What Is Thalidomide (Thalomid)?
Thalidomide is the generic form of the brand-name drug Thalomid, prescribed along with a corticosteroid (dexamethasone) to treat multiple myeloma - a malignancy in plasma cells - when a person is newly diagnosed with the disease.
Doctors also prescribe thalidomide to treat and prevent acute skin symptoms of moderate to severe erythema nodosum leprosum (ENL), an inflammatory complication of leprosy (Hansen's disease).
Thalidomide is in a class of drugs called immunomodulatory agents. They affect the immune system in several ways to reduce inflammation. The drug is also an angiogenesis inhibitor that can stop the growth of new blood vessels in tumors.
It's not clear how thalidomide works to fight cancer, but it may be through its immunomodulatory effects and angiogenesis inhibition, or by reducing the production and activity of substances in the body that promote growth and survival of some cancer cells.
Thalidomide may treat ENL through its anti-inflammatory effects.
Thalidomide is also sometimes prescribed off-label to treat a wide range of other conditions. These conditions include:
- Aphthous stomatitis, recurrent canker sores, especially in people with HIV/AIDS
- Behcet's disease, inflammation of the blood vessels that causes symptoms throughout your body
- Chronic graft-versus-host disease, a persistent condition that follows stem cell or organ transplantation
- Systemic lupus erythematosus (SLE), a condition in which your immune system is overactive, causing inflammation
- Crohn's disease or inflammation of your digestive tract, especially your bowels
- Sarcoidosis, inflammation that may involve several of your organs
- Kaposi sarcoma, a malignancy, common in AIDS, in which tumors develop on the skin and other organs
The Food and Drug Administration (FDA) approved Thalomid in 1998. Celgene Corporation manufactures the drug.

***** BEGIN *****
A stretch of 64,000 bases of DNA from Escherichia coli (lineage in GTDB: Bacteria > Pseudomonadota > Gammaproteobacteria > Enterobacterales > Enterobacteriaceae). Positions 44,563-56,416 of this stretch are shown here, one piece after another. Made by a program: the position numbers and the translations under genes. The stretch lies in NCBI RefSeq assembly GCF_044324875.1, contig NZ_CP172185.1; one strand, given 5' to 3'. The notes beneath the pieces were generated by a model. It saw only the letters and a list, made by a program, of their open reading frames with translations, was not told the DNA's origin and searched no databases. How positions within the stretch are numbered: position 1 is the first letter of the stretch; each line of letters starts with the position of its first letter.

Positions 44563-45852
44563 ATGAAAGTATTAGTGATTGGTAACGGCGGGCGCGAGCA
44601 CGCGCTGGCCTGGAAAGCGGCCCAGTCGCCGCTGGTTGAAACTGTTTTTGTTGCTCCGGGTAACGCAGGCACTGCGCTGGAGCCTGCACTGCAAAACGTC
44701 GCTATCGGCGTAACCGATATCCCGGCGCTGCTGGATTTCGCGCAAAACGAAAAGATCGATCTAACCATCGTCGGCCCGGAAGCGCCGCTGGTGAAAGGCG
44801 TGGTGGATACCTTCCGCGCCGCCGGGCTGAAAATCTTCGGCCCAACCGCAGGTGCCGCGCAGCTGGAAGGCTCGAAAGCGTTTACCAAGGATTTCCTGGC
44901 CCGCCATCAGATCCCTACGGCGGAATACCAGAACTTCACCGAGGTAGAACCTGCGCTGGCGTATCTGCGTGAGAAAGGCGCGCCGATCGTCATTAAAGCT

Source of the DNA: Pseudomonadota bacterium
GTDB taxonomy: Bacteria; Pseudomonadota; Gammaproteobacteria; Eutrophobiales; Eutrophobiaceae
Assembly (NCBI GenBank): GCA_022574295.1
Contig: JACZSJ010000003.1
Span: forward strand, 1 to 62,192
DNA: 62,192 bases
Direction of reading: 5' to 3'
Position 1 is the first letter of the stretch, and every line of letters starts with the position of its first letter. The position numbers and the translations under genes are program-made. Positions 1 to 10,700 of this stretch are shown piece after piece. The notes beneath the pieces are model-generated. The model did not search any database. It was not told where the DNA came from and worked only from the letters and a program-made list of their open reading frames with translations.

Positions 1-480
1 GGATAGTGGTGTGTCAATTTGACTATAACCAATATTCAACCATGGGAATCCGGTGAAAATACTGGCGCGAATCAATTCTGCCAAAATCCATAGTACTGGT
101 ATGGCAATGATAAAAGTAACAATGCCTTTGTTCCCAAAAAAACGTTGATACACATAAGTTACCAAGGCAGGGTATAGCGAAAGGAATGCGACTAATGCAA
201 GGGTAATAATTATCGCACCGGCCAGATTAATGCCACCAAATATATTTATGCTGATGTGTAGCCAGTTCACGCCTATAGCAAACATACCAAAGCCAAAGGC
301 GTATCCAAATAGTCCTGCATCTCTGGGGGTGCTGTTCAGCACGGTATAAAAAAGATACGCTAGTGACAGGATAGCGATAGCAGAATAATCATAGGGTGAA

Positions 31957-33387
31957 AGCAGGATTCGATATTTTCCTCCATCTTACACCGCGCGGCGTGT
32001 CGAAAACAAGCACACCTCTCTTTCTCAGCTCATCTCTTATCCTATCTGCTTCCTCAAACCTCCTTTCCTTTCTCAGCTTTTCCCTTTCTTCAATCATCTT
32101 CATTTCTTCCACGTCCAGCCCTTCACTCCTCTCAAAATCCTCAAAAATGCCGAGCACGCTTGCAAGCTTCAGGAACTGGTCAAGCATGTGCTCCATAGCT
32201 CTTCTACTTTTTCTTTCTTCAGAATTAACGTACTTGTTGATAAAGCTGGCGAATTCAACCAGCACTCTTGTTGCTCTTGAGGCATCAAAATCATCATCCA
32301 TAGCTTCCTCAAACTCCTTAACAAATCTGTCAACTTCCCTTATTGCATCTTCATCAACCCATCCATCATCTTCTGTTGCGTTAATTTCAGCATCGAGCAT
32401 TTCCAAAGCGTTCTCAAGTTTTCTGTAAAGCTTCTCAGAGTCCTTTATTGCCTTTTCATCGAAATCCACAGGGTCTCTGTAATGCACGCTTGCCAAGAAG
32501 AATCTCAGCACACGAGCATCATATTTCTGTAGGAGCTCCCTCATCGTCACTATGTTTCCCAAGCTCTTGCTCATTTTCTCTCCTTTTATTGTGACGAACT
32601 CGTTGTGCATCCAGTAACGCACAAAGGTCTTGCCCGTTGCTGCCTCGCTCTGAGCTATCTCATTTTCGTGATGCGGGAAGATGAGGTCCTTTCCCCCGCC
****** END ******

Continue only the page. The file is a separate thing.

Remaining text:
In 2014, Celgene was the target of multiple, separate lawsuits. The Mylan pharmaceutical company filed an antitrust lawsuit against Celgene for its attempts to block the sale of generic versions of its Thalomid and Revlimid drugs. A former Celgene sales representative also filed a lawsuit against the company for marketing (off-label) uses of Thalomid and Revlimid that aren't approved by the FDA.
Thalidomide and Birth Defects
The German pharmaceutical company Chemie Grünenthal (now Grünenthal GmbH) developed thalidomide In the 1950s and marketed it as a mild sleeping pill safe for pregnant women.
It was also highly effective against nausea, such as morning sickness, during pregnancy. It quickly became widely used in Europe.
By the early 1960s, it was discovered that thalidomide causes a wide range of severe birth defects, including cleft lip or palate and abnormalities of other body parts, such as the arms and legs, ears, heart, kidney, genitals, and digestive organs.
Thalidomide caused more than 10,000 cases of birth defects in 46 countries.
Pregnancy and Thalidomide
Today, thalidomide is considered a Pregnancy Category X drug, meaning that it should never be used during pregnancy because it can cause severe and life-threatening birth defects.
The package insert that comes with your thalidomide prescription has a black-box warning - the strongest warning possible - that it can cause birth defects. Do not take the drug if you are pregnant or plan to become pregnant while taking it.
It's not known if thalidomide is secreted in breast milk. Talk to your doctor before taking the drug if you are breastfeeding.
Because of its danger to the developing baby, thalidomide is tightly regulated through a restrictive distribution program called Thalomid REMS. This program requires that a doctor prescribing the drug must enroll in the Thalomid REMS and be certified with Celgene.
You must avoid pregnancy - by remaining abstinent or taking two forms of reliable birth control -while taking thalidomide and during dose interruptions, as well as at least four weeks before and after using the drug.